Posts Tagged ‘weeds’

Public Service Garden

We consider our garden to be a public service at this point.  Folks can take one look at our horrible weed patch, and feel better about their own garden:

On the bright side, there are still plenty of veggies under all that, and when we actually pull the weeds off any given row, we are shocked to find how well things are doing!



A couple days ago, we picked three shopping bags of green beans, after weeding that part – enough to put over 40 cups of chopped beans in the freezer.  They were doing great under all those weeds.  The sunflowers have outgrown the weeds, now, and they are doing well, too…we might just start calling it living mulch…



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The Good:

There were some peas in the garden at just the perfect stage of ripeness.  Not enough for much more than snacking…yet…but boy, were they tasty.  I went out to supervise Hubby weeding – you know, keep him company for awhile, and ooh and aah over the progress he had made, which was pretty significant.  Overall this summer, the weeds have been winning most of the time, but when we bushwack our way back down to dirt in any given row, we keep discovering that the vegetables are still there, and doing fine.  After getting through the weeds, Hubby thinned the beets, and the bundle of greens was big enough to be a side dish for a meal.  While we were at it, we dug up a couple of potato plants, just to see what was under there, and were pleased to find big healthy potatoes, ready to be cooked up into lunch.  I pulled up a couple of immature onions, and went inside to make something to eat…

Recipe:  Creamy Dilled Potatoes

12 small potatoes (or 3 or 4 big ones), cut into bite-sized chunks

2 immature garden onions (or 1/2 of a regular white onion, or a good handful of green onions)

a little butter

1/2 cup heavy cream

1/2 cup milk

1 tsp dried dill

salt and pepper to taste

Boil the potatoes in a little salted water water until tender.  While the potatoes are cooking, chop the white part of the onion and fry in butter until just translucent.  Chop the green part of the onion and add that, too, once the white is mostly cooked.   add the milk and heavy cream (or just add a cup of light cream – we happened to have heavy cream around, about to go off, and I did not want to waste it), and the dill, salt, and pepper.  When to potatoes are done cooking, drain the water, then put them back in the pot and add the cream sauce.  Simmer briefly and serve.  We had ours with steamed beet greens with a bit of butter and lemon.  This is very rich, and would probably be best as a side dish with a lighter meal like grilled chicken and steamed veg, but we liked it just fine as the main course, too!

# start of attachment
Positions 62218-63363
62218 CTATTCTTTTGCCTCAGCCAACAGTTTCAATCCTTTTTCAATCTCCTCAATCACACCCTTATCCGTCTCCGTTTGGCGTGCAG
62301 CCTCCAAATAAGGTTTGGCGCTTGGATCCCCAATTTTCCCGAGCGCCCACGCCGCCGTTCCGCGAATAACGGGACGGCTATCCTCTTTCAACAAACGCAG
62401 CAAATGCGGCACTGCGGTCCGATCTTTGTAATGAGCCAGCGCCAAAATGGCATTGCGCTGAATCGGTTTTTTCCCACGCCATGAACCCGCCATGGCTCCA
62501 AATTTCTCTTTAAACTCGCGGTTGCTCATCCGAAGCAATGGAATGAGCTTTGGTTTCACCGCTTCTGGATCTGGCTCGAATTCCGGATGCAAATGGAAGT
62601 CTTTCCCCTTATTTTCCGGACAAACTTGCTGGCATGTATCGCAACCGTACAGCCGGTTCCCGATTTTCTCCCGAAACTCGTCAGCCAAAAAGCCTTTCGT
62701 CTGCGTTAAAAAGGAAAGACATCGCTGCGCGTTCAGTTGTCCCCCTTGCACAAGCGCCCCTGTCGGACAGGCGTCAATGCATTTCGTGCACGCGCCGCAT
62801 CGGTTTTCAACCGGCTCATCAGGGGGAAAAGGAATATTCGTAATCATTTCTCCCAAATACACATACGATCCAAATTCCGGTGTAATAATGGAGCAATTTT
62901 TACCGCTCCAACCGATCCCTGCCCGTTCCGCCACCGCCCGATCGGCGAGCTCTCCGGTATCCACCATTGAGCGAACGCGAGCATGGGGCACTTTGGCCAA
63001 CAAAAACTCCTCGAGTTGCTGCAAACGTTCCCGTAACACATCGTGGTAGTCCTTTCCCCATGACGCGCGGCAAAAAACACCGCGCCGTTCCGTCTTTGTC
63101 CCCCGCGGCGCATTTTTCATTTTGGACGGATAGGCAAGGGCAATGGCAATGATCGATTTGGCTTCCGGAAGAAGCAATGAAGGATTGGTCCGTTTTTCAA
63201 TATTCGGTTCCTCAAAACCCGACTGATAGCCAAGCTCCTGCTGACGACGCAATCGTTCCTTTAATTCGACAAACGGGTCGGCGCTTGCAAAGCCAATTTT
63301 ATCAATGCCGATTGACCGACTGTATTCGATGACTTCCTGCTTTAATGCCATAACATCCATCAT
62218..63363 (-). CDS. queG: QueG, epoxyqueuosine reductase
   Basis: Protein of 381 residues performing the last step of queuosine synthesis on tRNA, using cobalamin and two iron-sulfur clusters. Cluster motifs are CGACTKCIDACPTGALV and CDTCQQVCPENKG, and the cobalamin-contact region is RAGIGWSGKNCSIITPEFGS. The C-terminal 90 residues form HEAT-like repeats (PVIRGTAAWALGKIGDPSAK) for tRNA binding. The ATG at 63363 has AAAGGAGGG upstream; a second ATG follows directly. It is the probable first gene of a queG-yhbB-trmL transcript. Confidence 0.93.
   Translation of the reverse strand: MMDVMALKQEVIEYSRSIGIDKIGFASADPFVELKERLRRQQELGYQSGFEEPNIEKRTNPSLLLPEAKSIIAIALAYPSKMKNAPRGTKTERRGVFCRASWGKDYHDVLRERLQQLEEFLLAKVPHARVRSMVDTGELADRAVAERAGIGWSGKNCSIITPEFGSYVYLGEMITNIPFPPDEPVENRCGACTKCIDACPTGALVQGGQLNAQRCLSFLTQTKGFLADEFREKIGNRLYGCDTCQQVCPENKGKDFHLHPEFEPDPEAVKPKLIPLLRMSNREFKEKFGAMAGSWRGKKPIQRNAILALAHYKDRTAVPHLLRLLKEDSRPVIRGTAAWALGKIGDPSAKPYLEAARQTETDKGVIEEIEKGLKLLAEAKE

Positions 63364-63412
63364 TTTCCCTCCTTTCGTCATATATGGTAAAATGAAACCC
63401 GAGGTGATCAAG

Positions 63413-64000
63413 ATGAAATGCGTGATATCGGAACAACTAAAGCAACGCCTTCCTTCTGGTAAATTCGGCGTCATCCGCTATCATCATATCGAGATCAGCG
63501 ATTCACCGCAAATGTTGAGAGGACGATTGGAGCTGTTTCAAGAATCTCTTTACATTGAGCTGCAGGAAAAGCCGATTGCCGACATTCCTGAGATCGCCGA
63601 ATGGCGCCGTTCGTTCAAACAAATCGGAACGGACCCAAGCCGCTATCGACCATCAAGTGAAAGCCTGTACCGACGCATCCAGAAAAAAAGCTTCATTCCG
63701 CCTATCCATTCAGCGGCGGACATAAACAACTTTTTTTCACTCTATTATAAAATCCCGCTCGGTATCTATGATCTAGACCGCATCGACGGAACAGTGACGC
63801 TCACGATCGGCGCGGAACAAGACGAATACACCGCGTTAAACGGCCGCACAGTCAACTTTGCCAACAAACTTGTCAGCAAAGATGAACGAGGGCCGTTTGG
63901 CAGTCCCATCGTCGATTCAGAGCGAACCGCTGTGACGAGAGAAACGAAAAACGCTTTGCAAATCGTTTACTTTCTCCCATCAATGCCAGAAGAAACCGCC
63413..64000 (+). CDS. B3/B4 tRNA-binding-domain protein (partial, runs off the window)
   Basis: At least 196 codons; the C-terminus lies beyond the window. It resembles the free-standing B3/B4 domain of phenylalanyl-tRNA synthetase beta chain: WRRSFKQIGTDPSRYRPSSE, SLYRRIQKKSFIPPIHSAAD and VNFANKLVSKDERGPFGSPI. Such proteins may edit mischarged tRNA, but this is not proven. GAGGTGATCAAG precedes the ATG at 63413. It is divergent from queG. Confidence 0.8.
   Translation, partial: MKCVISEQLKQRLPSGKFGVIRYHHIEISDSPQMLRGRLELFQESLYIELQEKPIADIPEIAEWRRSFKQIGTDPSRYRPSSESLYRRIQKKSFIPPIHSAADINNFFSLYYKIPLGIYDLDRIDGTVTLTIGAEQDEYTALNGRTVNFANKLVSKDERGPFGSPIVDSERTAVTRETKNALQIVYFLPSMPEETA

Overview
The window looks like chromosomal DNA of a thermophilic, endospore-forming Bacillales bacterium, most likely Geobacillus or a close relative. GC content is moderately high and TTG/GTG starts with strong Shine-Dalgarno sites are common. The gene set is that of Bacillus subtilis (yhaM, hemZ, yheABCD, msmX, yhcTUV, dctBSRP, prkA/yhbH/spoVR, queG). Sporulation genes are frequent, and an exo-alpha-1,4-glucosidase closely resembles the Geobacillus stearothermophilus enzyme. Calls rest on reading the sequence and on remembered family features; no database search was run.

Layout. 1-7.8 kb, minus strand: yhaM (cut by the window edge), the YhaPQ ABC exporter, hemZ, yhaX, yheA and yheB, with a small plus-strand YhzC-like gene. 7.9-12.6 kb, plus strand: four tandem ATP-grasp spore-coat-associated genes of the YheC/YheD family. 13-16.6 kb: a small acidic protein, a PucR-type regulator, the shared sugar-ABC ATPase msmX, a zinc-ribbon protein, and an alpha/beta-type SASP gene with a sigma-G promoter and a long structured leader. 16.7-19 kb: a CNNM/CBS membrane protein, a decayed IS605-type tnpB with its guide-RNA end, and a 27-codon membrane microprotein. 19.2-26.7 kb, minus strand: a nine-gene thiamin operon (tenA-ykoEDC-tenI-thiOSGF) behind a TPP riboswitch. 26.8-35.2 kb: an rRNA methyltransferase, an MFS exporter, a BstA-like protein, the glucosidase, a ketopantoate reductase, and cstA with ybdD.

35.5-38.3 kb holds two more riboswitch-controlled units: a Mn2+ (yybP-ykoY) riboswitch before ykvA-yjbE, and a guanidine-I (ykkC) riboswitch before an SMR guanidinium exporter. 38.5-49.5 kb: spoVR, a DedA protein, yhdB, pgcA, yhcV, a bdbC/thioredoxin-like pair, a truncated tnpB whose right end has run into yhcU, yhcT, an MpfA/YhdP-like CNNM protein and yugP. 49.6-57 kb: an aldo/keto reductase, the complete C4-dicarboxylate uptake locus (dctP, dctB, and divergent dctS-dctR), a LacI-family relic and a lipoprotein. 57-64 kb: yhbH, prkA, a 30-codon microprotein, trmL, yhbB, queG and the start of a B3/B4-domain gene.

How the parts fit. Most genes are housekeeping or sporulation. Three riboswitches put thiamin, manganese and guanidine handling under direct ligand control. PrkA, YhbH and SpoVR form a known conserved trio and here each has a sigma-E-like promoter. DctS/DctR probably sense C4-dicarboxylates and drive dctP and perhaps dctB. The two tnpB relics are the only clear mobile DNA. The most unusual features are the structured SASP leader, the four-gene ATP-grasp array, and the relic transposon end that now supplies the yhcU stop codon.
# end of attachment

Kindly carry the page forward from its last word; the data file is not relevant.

The Bad:

Last weekend, Hubby found one of the chickens in the coop, laying on her side.  She was not in any distress, but seemed to be unable to get up.  We put her in a box with a bit of straw for bedding, and brought her into the porch.  She ate and drank happily enough, and seemed fine, except for an inability to stand.  After five days, she was no better at all, and seemed weaker and in some discomfort from laying on her side all the time – some of her feathers were getting loose, and she just did not look well at all.

I told Hubby that I would not participate in anything that involved blood until after my morning coffee, so he sharpened the axe and took the chicken out to the woods at 7am and dealt with it by himself.  She has joined the chicks in the little cemetery in the woods, as we don’t know what sort of bug made her paralyzed like that, and didn’t really want to eat sick chicken.   Hubby said the experience was “gruesome”, but he thinks slaughter time will go fine.  I am proud of him – he has never killed anything bigger than a mosquito before, but he was able to do the humane thing, and made a clean kill.